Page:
yoga for runners

Yoga For Runners


All sports involve repetition, and repetition can easily lead to injury. Push one muscle group or body part hard enough, and something’s gonna give. Running combines relentless repetition with high impact: a perfect storm that’s wreaked havoc on many bodies!

Here’s the scoop about:

  • the most common complaints
  • why they happen
  • how yoga can help!


The Cause: Downward pressure + impact on weak muscles on the underside (sole) of the foot. Often results in a neuroma (under second toe) or plantar fasciitis (bottom of heel or whole sole of foot).

What To Do:

  1. Practice lifting and spreading your toes, always! Whenever you’re barefoot. In every yoga pose. Enjoy a passive stretch by wearing Yoga Toes (rubber toe spacers) when practicing and whenever barefoot.

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  1. Walk/run with your feet parallel.
  2. Wear shoes with good arch support and sufficient padding (toss those old shoes every few months!). Barefoot running is an excellent idea, but few of us have feet ready for the challenge!

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Why It Works:

The foot, used properly, is designed to bear your weight. But years of wearing shoes on hard, flat floors and sidewalks weakens the muscles we need to walk/run freely. Lifting and spreading the toes charges up muscles throughout the foot and ankle to give the support you need. Turning the feet parallel distributes the weight evenly on inner and outer foot.


The Cause: “Tracking”: The kneecap should line up with the second toe. Too far in, too far out, too turned in, too turned out, and the padding in the knee erodes, ending in bone grinding on bone.

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What To Do:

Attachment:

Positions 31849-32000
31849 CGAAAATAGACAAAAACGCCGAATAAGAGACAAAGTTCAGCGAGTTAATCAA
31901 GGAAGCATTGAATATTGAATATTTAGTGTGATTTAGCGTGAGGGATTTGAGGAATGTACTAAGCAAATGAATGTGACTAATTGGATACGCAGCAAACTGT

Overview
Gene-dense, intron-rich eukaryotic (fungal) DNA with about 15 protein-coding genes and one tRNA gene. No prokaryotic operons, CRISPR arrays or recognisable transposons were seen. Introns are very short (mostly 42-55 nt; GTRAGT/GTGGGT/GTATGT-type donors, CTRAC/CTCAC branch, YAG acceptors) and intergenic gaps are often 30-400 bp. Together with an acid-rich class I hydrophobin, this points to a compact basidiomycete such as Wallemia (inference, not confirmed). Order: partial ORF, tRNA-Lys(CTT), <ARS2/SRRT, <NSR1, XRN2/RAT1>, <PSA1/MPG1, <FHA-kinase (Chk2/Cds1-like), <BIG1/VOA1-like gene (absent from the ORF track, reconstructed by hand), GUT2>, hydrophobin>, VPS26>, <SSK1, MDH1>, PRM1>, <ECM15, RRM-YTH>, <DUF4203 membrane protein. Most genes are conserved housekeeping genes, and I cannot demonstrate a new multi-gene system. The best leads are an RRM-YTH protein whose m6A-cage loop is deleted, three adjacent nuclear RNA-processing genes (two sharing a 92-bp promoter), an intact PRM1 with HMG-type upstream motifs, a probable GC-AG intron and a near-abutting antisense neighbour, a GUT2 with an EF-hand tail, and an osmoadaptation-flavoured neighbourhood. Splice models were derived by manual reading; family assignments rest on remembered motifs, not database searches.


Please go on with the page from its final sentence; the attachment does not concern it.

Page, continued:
1. Walk/run with feet parallel.
  2. Reduce impact by gliding rather than bouncing when you run.

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Why It Works:

The knees aren’t designed to rotate. Anytime your feet turn out or in, it torques the knee. Line up your feet, and your knees will follow! Gliding simply reduces downward pressure on the padding (cartilage), allow it to stay spongy.


*Not technically an injury, but since everyone seems to be obsessed with touching their toes, I hear this complaint a lot.


The Cause: Running doesn’t tighten your hamstrings—running with your feet turned out does!

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What To Do:

  1. Walk/run with your feet parallel

Why It Works:

Turning your feet parallel allows the knees to align. The hamstrings attach to the inner and outer knee. Aligning the knees prevents the hamstrings from tightening.


The Cause: Running increases the impact of the upper torso pressing down on the lower back—up to four times your body weight. This affects men even more, as they tend to have more upper-body mass and narrower hips than women.

back pain

What To Do:

  1. As above, walk/run with your feet parallel.
  2. Lift your low belly in and up, and glide rather than bounce.

Why It Works:

  1. Turning your feet out flattens the lower back, disabling the spine’s natural “spring” or shock absorption. Feet parallel restores the natural curve.
  2. Lifting the low belly helps support the weight of the upper body, which no longer collapses down on the lower back. Gliding reduces the downward thrust.

Of course, there’s lots more to pain-free running. Getting just the right alignment for each body is part science, part art—a practice of informed trial and error, guided by basic anatomical principles. It’s what I do when I work one-on-one with my students. Try these simple tips today. If you get stuck or find yourself still in pain, reach out for a FREE CONSULT. Together we’ll start you on the path to running free!

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